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Crawford newspaper owner Martha Jane Flanigan dies

Crawford newspaper owner Martha Jane Flanigan dies
Crawford newspaper owner Martha Jane Flanigan dies
Martha Jane Flanigan

Longtime newspaperwoman Martha Jane Flanigan of English died Tuesday, Dec. 28, 2004, at Medco Health and Rehab in French Lick. She was 87.
Flanigan took over the family-owned newspaper, The Crawford County Democrat, in 1942, after her brothers, Maurice, Paul and Karl Flanigan, went off to World War II. With the former two involved in the business, Flanigan’s father, Arthur H., asked her to delay her plans to help with the newspaper.
Flanigan’s niece, Sara Combs of English, worked for her aunt at the newspaper. Combs said Flanigan, who later became editor, publisher and owner, ‘somewhat reluctantly’ agreed to her father’s request. ‘And then she just ended up staying there until she sold (the newspaper) to the O’Bannons.’
That was in 1981. By then, Flanigan’s English Publishing Co. also owned The News-Messenger. Both were included in the sale to O’Bannon Publishing Co. Inc. of Corydon.
(The Crawford County Democrat and The News-Messenger merged with another O’Bannon newspaper, The Clarion, in 1992 to form the Clarion News.)
Combs said she believes Flanigan’s decision to sell the company was influenced, at least in part, by the 1979 flood in English. Besides hurting advertising revenue ‘ since some businesses did not reopen ‘ the flood also affected the newspaper directly. Located on Main Street, near Camp Fork Creek, the office didn’t escape the high waters.
The situation, Combs said, exemplified Flanigan’s dedication. Even though nearly all of the newspaper’s equipment was ruined, the newspaper was still published that week.
‘That’s something she was pretty proud of,’ Combs said. ‘We didn’t miss a single issue.’
Combs, who later became editor of The Crawford County Democrat and then Clarion News, said Flanigan had a strong work ethic.
‘I really admire her for the hours she put in and doing what it took to keep things going,’ she said.
Besides being committed to publishing a quality newspaper, Flanigan also cared deeply for her community, said Combs, who cared for her aunt in recent years as her health began to deteriorate.
‘She pretty much dedicated her life to her newspaper and her church,’ Combs said. Flanigan never married.
Even after health problems prevented Flanigan from attending Lincoln Hills United Methodist Church, where she was a youth leader, Sunday school teacher and treasurer, as well as being involved in the music, she continued a card ministry, Combs said.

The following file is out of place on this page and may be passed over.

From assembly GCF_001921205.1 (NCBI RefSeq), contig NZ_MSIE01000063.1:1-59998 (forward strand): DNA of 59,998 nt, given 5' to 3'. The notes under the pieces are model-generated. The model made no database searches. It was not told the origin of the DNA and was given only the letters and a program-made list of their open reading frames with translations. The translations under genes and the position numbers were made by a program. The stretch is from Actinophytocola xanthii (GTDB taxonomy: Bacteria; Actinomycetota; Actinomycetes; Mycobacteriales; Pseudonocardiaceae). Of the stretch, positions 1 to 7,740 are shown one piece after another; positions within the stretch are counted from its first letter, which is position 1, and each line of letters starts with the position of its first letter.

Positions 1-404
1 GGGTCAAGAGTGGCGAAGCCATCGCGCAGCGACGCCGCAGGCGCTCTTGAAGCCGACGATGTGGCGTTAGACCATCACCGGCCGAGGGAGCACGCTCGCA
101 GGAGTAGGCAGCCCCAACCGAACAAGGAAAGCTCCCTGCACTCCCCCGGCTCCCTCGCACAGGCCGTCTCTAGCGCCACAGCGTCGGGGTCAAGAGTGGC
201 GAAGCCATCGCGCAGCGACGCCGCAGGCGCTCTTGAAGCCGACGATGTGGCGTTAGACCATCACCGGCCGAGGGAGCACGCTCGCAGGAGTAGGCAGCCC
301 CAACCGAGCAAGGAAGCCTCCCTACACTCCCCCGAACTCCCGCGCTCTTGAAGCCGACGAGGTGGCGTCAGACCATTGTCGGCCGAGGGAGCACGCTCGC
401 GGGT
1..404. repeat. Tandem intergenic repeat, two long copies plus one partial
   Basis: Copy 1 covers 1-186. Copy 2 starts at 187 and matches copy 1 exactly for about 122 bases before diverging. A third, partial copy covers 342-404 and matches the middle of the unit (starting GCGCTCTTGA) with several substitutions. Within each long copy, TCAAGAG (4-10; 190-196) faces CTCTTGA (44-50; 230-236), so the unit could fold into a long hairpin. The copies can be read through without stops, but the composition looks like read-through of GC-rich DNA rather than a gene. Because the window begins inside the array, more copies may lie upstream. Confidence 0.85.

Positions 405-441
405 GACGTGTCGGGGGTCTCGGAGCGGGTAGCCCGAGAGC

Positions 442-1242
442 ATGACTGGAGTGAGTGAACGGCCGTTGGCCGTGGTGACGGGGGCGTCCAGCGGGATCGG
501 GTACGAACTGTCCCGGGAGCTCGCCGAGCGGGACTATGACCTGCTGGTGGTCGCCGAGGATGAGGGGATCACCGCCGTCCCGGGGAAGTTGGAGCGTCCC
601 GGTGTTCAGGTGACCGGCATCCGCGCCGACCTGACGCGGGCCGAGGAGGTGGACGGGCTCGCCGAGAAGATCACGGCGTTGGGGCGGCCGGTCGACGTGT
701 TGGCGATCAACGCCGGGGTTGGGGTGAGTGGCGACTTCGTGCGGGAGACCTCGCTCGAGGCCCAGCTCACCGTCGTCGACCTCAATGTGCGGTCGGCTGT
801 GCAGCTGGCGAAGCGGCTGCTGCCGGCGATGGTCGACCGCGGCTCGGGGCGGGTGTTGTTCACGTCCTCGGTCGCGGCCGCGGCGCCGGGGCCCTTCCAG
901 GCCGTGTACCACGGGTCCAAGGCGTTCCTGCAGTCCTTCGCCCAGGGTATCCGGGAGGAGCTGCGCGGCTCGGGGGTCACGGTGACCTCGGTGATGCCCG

‘She just really never lost her sense of caring for the community,’ she said.
Flanigan lived in the house she was born in until she moved into a nursing home in February 2003. She was a member of the English Civic Club, the Fine Arts Club and the Crawford County Democratic Women’s Club. She was a former board member of Blue River Services and a district officer for the United Methodist Women.
Combs said she will miss Flanigan’s sense of humor, and she remembers fondly the Sunday afternoon family gatherings at Flanigan’s home when she, Combs, was a child.
Lois Blevins of English, who met Flanigan in 1937, said she, too, will miss the dry wit of her lifelong friend, adding that she also enjoyed spending time at the Flanigan home.
‘I felt just as much at home in their home as I did my own,’ she said.
Blevins helped at the newspaper on occasion. She said Flanigan was a stickler for proofreading, wanting the newspaper to be error-free.
She said Flanigan was extremely compassionate and loved children.
Flanigan was a native of English, born Jan. 8, 1917, to the late Arthur H. and Nell Tower Flanigan.
She was a graduate of English High School.
Besides her parents, she was preceded in death by a sister, Anita Batman; three brothers, Paul, Karl and Maurice Flanigan; a niece, and two great-nephews.
Survivors include a sister, Edna Neimeyer of Pensacola, Fla., seven nieces and six nephews.
The funeral was Sunday at Denbo Funeral Home in English. The body was cremated. The Rev. Joan Richie officiated, assisted by the Rev. Ed Mead. Music was by Lois Blevins and Paula and Robert Ferguson.
The family suggests memorial gifts to Redbird Mission, HC69 Box 700, Beverly, KY 40913.

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